You are working hard and planning well to get control of your financial lives so that you can make a better life for your children and family. But what happens when you ‘make it’. here doesn’t seem to be a manual on living wealthy lives, but there are ways to prepare yourself and your family for generational wealth. Below is a summary version of six action steps you can take now to prepare for the time when you are wealthy.
Step One: Develop healthy wealth habits
a) Understand what wealth actually means to you. Once you understand your wealth goals, check in with your spouse and your family. Discussing and agreeing on wealth goals may keep your entire family pulling together to meet the goals.
b) Chose the right occupation. Find a method to generate income that is beneficial and efficient. Research done for the book The Millionaire Next Door by Thomas J. Stanley, Ph.D. And William D. Danko, Ph.D. indicated that 2/3 of the millionaires in their study were self-employed.
c) Don’t sacrifice financial independence for status – don’t get caught up in the game of trying to have the most toys, the best house or the most respected profession. In their study, Stanley and Danko noted that most of the millionaires did not chose high status occupations which required expenditure of money on luxury cars, big homes and other status symbols to maintain their professional image.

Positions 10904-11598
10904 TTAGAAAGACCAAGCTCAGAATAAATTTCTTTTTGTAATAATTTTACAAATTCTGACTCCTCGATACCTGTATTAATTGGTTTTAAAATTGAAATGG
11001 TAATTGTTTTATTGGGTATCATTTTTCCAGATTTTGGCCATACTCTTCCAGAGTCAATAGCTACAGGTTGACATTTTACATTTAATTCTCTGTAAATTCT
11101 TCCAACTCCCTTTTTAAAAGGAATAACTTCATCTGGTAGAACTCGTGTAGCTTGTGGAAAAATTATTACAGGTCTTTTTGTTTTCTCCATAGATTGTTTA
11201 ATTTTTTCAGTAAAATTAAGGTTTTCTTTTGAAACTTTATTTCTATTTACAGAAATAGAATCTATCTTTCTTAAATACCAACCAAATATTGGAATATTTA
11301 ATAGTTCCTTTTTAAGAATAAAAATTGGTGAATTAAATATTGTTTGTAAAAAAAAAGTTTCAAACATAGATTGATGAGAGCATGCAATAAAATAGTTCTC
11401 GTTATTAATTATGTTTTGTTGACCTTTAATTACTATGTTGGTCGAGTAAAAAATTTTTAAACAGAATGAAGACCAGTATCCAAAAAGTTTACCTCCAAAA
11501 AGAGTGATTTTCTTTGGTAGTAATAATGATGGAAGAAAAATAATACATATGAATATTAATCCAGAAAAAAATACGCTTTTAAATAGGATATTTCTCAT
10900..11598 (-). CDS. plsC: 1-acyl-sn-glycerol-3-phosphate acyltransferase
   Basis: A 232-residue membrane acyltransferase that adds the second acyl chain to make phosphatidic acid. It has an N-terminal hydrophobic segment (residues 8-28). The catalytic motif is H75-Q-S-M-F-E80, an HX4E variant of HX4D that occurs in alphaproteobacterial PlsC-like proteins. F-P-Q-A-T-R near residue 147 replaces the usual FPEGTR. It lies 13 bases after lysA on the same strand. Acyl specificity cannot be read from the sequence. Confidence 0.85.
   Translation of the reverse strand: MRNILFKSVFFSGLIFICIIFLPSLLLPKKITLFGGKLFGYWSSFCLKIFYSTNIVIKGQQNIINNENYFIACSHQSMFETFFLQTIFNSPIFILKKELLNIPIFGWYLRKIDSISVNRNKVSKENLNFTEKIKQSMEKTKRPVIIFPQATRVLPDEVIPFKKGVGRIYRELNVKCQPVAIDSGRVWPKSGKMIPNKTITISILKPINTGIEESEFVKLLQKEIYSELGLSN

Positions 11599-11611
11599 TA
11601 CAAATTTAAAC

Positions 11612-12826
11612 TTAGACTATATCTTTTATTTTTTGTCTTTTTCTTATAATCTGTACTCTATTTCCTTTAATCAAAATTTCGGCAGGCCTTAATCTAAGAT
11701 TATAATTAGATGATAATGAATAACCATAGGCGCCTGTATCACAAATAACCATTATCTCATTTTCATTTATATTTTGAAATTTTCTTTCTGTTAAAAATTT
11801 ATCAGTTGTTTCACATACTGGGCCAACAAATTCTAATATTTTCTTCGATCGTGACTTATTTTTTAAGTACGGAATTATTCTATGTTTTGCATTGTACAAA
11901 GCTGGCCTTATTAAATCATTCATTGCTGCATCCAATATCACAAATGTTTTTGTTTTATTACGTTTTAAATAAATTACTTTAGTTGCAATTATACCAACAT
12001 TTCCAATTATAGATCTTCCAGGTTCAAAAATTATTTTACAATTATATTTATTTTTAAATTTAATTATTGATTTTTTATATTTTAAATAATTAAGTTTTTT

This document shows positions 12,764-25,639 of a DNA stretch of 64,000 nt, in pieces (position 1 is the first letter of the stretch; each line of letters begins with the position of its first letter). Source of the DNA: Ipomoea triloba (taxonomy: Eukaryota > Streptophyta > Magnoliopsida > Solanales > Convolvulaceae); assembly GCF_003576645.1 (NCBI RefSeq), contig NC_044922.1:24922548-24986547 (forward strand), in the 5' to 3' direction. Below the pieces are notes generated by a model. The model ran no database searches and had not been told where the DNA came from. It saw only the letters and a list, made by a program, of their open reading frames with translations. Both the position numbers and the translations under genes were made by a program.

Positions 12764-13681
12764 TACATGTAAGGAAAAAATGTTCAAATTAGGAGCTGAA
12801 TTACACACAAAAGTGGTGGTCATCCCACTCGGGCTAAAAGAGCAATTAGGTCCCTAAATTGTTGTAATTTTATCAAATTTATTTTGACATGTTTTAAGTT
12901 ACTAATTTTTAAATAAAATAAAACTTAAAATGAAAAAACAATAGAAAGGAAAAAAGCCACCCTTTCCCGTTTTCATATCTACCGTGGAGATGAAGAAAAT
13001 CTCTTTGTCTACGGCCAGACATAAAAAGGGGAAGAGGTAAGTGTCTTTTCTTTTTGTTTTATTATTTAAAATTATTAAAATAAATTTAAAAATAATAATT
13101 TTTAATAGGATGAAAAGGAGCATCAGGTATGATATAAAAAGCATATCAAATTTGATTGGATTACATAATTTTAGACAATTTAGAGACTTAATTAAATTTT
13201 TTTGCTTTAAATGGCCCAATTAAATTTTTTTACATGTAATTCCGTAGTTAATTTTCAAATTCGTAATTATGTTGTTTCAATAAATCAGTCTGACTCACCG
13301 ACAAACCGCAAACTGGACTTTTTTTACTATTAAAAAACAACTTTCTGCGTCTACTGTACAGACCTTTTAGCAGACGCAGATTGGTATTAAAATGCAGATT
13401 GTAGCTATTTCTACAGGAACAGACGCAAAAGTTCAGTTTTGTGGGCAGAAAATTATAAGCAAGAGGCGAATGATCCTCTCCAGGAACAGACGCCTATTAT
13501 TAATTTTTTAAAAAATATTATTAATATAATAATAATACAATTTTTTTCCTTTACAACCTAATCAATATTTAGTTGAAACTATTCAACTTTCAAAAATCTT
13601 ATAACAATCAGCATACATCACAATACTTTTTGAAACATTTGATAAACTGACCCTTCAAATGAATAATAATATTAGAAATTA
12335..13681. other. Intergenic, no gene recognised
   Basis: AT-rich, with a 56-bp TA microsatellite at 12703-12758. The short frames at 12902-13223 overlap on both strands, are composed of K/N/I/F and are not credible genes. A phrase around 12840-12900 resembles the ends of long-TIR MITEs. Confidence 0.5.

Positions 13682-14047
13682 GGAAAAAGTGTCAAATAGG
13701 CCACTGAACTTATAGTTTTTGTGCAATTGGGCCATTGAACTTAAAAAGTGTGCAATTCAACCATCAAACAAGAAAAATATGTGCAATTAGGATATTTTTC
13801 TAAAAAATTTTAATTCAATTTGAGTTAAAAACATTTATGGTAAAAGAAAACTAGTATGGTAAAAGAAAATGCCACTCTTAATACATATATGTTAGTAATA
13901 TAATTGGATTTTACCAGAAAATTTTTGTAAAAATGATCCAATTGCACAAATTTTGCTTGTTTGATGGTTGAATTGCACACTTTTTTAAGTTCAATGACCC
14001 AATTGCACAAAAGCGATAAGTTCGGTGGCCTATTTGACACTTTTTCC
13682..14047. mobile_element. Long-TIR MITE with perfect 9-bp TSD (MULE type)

d) Save more than you spend. Even if ‘wealth’ doesn’t equate to money for you, living within your means can bring security and contentment into your life.
Step Two: Build your wealth management skills
a) Master the basics of personal finance. Learn how to budget, balance the checkbook, use installment and revolving credit, keep good records, understand cash flow and the benefits of delayed gratification.
b) Build your skills and your reputation with your networks. Take advantage of learning opportunities and work challenges to build your ability to communicate successfully, manage other people, and learn how to recognize and deal with negotiations and politics. Pick and use a mentor, be a mentor.